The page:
Soybean farmers on Trump tariffs: 'When it rains, it pours'

‘Trade war abandons soybean farmers’ future’

Doubts are growing among farmers about the ultimate effects of President Trump’s trade war with China. (One Illinois/Ted Cox)

Doubts are growing among farmers about the ultimate effects of President Trump’s trade war with China. (One Illinois/Ted Cox)

By Ted Cox

Farmers are up in arms across the state over President Trump’s escalating trade war with China.

The Illinois Soybean Association put out a news release this week proclaiming, “Trade war abandons soybean farmers’ future.”

Lynn Rohrscheib, president of Illinois Soybean Growers, issued a statement saying: “Despite assurances from Washington, D.C., the trade war between the U.S. and China lingers. We continue to see missed deadlines and unbrokered dealsAs this persists, we face more pain and uncertainty at the time when we must take the risk of planting another year’s crop.”

Saying the Trump administration “has made another miscalculation,” threatening “the livelihoods of farmers and the communities they support,” Rohrscheib pointed out that Illinois soybean farmers “lost nearly one-third of our market overnight” when China imposed retaliatory tariffs on U.S. agriculture last year. She called that “a predictable and preventable blow that no other major U.S. company or industry has had to endure.”

Trump boasted in Granite City last summer that his tariffs had revived the U.S. Steel Works there, but his attempts to reassure farmers over the impact of the trade war are meeting growing concern and resistance after he imposed a new round of 25 percent tariffs on $200 billion in Chinese imports last week.

“It seems like when it rains, it pours,” Rohrscheib added, punning on heavy rains this spring that have delayed planting and also raised anxiety among farmers. “Illinois soybean producers face greater challenges each day without a deal. We see no end in sight. There must be a better long-term strategy to remain viable and win the trade war. The only soybean farmers not scared are our competitors.”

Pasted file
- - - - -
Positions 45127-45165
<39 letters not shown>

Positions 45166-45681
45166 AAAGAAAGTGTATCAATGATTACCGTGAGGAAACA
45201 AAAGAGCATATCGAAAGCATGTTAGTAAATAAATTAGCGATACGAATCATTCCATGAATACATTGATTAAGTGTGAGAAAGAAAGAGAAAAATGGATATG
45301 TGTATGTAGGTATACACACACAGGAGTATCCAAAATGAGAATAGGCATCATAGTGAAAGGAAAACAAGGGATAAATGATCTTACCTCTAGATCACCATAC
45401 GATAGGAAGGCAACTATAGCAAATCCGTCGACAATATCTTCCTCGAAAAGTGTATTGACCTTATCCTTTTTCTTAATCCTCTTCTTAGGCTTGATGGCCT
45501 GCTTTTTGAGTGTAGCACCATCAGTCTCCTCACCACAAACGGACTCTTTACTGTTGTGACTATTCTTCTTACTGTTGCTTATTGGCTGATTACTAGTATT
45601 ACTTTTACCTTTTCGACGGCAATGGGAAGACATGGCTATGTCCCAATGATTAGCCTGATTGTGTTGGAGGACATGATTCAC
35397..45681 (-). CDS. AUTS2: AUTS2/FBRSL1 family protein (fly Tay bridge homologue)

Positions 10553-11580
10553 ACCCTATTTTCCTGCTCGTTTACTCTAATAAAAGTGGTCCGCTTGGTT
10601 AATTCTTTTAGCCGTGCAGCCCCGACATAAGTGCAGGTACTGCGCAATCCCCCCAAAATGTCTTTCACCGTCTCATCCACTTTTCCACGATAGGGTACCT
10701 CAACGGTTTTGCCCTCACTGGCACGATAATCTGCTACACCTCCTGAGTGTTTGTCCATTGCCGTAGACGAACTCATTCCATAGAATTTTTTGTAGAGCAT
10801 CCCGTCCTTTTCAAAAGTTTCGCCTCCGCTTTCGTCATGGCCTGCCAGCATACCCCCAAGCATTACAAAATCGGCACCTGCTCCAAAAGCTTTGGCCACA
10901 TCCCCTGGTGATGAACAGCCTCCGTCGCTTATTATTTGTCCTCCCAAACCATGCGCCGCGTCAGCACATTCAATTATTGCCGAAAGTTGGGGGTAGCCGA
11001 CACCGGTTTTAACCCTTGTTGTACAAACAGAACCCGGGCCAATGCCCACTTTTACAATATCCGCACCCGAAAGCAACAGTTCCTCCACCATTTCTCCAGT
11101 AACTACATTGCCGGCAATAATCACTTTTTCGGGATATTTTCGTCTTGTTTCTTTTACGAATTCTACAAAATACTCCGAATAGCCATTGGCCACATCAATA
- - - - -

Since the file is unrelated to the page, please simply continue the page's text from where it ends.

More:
After Illinois Farm Bureau President Richard Guebert Jr. said last week he was “deeply concerned” about the impact of the trade war, adding, “Farmers are on the front lines of this trade war and are sacrificing their livelihoods and it hasn’t gotten better,” IFB Vice President Brian Duncan chimed in that agriculture “has been left behind” in trade talks between the two countries.

“What’s next?” Duncan told Fox Business News from his hog farm in Polo. “We are out of economic runway.”

Although the Illinois Soybean Association has resisted government handouts to make up for the lost revenue, calling instead for “trade, not aid,” Guebert suggested the Farm Bureau would welcome a new round of federal funds, and Duncan echoed that.

“I think the reality is that farmers have bills to pay,” Duncan said. “The economic consequences of this trade war are real, and they are being felt on the farm. I think a lot of farmers, although they would rather get their money from the marketplace, will look for something to help pay the bills.”